In this modern age, especially if you are a guy, you are always told that you need to suppress your feelings and emotions. You are always told that if you let other people know how you feel, you are already admitting your weakness to them. This especially applies to whenever you feel like you want to cry.
It’s as if your tears should be a source for your own shame. Whenever you cry, people tell you to just suck it up so as not to appear weak in the eyes of others. And yet, crying is a perfectly natural response to heavily loaded emotional situations. When you experience extreme pain, you might want to cry.
When you are really sad or grieving over a loss, you have the urge to cry. When you are filled with so much joy in your life and you are overwhelmed with gratitude, you might want to cry. It’s such a perfectly normal thing to do and yet people seem to vilify you for wanting to shed a few tears here and there.
Gradually, you are forced to learn to just hold back the tears and express yourself in a manner that is more “palatable” to other people. You think that what you’re doing is right because you aren’t offending the people around you with your emotionality.
But sometimes, people will be watching a movie in the cinema or a play at the theatre and they will be so overcome by emotion to the point that they are moved to tears. And a lot of the time, these people are going to be considered weak by others.
But we really need to learn to break away from these kinds of stereotypes. We need to get rid of that stigma. You have to understand that these people who allow themselves to cry in the movies are going to be some of the strongest people you will ever meet in your life. Why? Because people who cry during movies or plays are likely to be highly empathetic.
And what that means is that they are very skilled at identifying just how other people are feeling and what they are thinking. They are constantly making an effort to understand the people around them so that none of them end up feeling neglected or misunderstood.
Empathy happens to be one of the most important aspects of emotional intelligence. It is a skill that is always going to be present in the greatest of leaders and the strongest of people. The most highly successful people of our time are known to be empathetic.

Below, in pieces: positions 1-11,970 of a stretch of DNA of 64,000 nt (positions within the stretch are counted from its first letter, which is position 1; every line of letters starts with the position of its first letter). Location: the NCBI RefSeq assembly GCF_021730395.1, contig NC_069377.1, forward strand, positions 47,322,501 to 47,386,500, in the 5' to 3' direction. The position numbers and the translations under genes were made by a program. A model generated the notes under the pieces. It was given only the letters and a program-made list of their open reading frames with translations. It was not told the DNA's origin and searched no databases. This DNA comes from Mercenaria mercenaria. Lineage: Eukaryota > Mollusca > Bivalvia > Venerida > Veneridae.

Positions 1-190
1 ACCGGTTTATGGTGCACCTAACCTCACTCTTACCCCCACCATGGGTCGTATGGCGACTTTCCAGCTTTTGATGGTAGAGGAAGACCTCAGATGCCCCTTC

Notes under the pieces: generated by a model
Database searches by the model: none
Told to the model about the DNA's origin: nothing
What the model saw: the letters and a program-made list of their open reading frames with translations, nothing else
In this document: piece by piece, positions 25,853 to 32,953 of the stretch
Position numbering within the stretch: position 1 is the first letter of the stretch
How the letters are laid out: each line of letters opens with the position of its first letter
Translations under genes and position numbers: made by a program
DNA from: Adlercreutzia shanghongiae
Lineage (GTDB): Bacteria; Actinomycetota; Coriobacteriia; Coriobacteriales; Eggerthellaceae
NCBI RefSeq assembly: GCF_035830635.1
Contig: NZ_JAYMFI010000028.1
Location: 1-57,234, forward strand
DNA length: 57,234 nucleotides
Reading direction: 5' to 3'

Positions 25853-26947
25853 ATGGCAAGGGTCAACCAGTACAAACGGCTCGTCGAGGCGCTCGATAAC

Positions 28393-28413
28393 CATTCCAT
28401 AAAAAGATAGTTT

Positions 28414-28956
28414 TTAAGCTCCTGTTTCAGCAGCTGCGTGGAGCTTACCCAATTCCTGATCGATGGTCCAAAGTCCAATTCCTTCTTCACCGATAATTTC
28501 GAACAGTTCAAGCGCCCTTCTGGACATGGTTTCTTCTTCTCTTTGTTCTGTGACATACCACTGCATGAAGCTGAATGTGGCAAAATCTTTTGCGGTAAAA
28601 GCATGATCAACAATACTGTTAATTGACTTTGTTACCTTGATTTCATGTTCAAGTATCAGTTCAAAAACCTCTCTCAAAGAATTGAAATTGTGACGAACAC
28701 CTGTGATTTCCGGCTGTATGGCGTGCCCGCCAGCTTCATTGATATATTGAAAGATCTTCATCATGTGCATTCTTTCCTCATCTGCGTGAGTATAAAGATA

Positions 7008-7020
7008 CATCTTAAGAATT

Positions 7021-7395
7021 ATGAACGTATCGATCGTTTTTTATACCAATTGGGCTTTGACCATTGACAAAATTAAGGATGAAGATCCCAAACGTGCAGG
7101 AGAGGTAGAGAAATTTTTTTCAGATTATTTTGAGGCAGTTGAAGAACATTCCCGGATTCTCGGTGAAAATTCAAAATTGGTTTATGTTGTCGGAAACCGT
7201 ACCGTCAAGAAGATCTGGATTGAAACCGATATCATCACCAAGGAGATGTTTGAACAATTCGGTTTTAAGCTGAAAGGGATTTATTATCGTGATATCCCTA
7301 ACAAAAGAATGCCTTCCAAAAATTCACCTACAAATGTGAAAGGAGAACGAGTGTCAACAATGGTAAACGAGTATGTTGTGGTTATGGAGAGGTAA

They got to the top because of the fact that they know how to treat other people as a result of their empathy. They better understand other people and it makes it easier for them to be of service and value to those around them. The most mentally tough people in the world are always going to be able to take on the feelings and emotions of other people as well.
They will be able to relate with others and share in their pain, joy, sorrow, happiness, and grief. To add on to that, these empathetic people are also a lot more likely to be generous and sociable. This makes them a lot more amiable in the eyes of those around them.
Whenever you make a deliberate effort to step into the shoes of another person; when you try to really climb into their skin and live their life as they are living it, then you gain a more profound understanding of that individual. And with that profound understanding, you are able to expand your mind even further.
You gather more perspective that you can use to better understand the world around you. You aren’t selfish anymore and you understand how to better relate to the environment that you’re living in. When you are an empathetic person, you are someone who is always going to be compassionate. And you always stay mindful of how your actions are going to impact the people around you.
As Atticus Finch once said in To Kill A Mocking Bird, “You never really understand a person until you consider things from his point of view… until you climb in his skin and walk around in it.” And this is definitely a lesson that all empathetic people understand all too well.
That is why the next time you feel like crying at a movie or if you see someone who is letting those tears flow, you shouldn’t be so judgmental. Don’t hold back. Let people feel what they feel.